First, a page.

Experiencing old-time New York in present-day Chicago has never been easier. Now on view in Galleries 1–4, Film and Photo in New York combines street photographs and rarely seen films made from the 1920s through the 1950s to give the viewer a dynamic view of the Big Apple at a time when it was becoming the most populous and industrially advanced city in the world.
More than half of the photos on display—all of them drawn from the museum's permanent collection— have never been displayed before. But the films are a must-see, particularly for movie buffs, as short experimental films of this sort are so rarely screened.
Pull My Daisy (1959) serves as the quintessential beatnik film, adapted from a play by Jack Kerouac into the eponymous poem that serves as the narration. The poem was written by Allen Ginsberg, Neal Cassady, and Kerouac, who also serves as the narrator. He reportedly improvised parts of the narration, imbuing the voice-over with a feeling of spontaneity. The film also features artist Larry Rivers and Alice Neel, among other luminaries of the literary and art world.
Morris Engel’s Academy Award-nominated Little Fugitive (1953) is arguably the most important film on view in the exhibition for its influential use of nonprofessional actors and real-life New York locations. Engel’s independent style of production had a huge impact on young French film critics like Francois Truffaut, who went on to make his first film 400 Blows (1959) in much the same style. Little Fugitive revolves around a cruel joke played on seven-year-old Joey Norton, tricked by his friends into thinking he shot and killed his brother with a cap gun. He flees to Coney Island where he spends the day wandering around the beach and riding amusement rides.
Also worthy of note is Paul Strand’s Manhatta, a short film often credited as the first “city symphony” film, a popular genre among avant-garde filmmakers of the 1920s.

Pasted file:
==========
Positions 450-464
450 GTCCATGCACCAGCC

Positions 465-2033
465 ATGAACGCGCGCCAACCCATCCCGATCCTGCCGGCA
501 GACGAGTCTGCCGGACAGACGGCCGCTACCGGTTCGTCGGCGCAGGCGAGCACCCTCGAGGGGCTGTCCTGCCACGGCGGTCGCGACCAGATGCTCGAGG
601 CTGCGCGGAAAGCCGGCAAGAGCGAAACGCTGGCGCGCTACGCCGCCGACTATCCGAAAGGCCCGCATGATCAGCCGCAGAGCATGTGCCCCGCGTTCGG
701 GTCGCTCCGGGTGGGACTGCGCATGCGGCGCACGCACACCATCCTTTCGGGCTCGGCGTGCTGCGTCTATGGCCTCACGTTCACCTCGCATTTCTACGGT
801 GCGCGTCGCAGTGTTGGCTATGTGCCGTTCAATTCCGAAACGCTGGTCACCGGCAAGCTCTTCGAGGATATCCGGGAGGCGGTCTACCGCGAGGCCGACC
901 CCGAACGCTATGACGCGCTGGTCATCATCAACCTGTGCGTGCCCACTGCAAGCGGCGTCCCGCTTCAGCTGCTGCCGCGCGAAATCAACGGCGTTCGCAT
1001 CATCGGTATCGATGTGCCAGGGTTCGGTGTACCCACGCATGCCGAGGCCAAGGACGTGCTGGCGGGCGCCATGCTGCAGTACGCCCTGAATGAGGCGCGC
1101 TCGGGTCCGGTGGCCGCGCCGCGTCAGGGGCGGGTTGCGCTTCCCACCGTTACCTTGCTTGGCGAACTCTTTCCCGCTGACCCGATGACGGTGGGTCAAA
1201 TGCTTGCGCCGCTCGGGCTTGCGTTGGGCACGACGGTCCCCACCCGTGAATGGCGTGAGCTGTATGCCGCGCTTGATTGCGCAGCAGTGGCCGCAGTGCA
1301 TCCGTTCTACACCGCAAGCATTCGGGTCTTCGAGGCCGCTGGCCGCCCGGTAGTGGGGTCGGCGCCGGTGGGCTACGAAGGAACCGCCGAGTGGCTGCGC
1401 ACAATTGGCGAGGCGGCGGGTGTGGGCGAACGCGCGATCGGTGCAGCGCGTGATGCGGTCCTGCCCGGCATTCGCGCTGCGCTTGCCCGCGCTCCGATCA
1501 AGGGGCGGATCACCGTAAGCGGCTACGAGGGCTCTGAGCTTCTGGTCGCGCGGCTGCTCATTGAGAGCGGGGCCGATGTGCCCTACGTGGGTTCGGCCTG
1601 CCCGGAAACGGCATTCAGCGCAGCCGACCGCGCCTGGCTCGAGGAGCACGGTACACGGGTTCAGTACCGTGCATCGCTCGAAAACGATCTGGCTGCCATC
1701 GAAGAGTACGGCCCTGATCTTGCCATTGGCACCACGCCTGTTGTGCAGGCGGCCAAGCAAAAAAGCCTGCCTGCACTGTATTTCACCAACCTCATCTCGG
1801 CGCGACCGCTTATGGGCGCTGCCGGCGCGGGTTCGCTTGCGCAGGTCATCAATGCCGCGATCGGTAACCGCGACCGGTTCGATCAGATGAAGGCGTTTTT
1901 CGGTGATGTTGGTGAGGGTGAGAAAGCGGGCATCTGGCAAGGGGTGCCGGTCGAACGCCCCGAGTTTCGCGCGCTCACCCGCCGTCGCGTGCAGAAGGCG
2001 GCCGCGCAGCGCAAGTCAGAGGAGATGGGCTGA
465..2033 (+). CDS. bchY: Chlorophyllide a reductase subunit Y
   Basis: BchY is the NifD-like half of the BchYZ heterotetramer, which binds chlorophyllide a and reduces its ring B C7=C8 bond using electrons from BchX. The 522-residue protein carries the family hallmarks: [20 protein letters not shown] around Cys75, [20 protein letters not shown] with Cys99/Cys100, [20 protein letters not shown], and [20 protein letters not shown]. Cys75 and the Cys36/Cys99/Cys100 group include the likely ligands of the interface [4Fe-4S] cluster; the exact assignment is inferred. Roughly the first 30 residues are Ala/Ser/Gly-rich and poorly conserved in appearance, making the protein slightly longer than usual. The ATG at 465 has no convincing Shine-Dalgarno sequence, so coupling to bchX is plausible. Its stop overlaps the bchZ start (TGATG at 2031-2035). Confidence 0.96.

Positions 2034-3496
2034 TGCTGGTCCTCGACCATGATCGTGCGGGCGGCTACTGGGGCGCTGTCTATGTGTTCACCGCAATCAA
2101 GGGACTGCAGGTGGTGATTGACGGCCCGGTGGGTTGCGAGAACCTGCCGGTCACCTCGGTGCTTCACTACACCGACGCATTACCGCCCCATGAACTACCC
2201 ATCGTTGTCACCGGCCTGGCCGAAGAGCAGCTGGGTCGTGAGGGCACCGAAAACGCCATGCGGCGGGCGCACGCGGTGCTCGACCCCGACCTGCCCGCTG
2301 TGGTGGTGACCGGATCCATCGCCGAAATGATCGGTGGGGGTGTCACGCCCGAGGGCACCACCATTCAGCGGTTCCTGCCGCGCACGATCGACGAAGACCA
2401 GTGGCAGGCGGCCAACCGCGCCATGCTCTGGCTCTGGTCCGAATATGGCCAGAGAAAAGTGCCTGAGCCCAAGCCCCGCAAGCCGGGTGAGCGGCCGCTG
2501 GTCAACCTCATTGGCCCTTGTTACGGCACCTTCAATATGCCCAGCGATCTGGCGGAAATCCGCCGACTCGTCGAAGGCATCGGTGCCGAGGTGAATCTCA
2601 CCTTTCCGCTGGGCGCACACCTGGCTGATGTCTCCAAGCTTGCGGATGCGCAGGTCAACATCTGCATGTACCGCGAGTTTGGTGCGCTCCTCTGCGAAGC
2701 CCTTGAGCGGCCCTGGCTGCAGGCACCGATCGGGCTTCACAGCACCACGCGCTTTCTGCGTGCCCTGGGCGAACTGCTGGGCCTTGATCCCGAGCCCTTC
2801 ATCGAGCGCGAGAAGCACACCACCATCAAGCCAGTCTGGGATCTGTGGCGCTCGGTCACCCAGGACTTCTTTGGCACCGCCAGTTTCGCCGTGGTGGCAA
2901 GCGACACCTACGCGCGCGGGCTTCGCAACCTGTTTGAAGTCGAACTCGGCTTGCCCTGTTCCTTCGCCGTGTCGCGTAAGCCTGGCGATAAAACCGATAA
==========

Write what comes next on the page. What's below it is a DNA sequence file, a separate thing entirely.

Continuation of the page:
See these rare films while they’re still on view. Film and Photo in New York closes November 25.
Image: Louis Faurer. Times Square USA, 1950 (printed 1981). Gift of Lucia Woods Lindley and Daniel S. Lindley, Jr.
12 min 17 sec ago The Art Institute of Chicago NOW OPEN—Humanism + Dynamite = The Soviet Photomontages of Aleksandr Zhitomirsky
The first exhibition in the post-Soviet world devoted to leading political artist Aleksandr Zhitomirsky offers a captivating portrayal of a satirist and loyal citizen who inventively furthered his country’s official causes across a tumultuous half-century.
2 hours 4 min ago The Art Institute of Chicago CLOSING SOON—Icelandic artist/musician Ragnar Kjartansson’s intensely durational works often manifest a rare synthesis of pathos and humor.
A Lot of Sorrow is both a music video and extended concert film, in which The National performs its ballad “Sorrow” on repeat for six hours. See the song take on new layers of meaning as the hours pass and fatigue sets in.
Closing October 16—http://bit.ly/2du3GXh
2 days 21 hours ago The Art Institute of Chicago Congratulations to the Smithsonian National Museum of African American History and Culture on their grand opening this weekend. The building, designed by architect David Adjaye, is a truly historic addition to the National Mall in Washington D.C. #APeoplesJourney #MakingHistory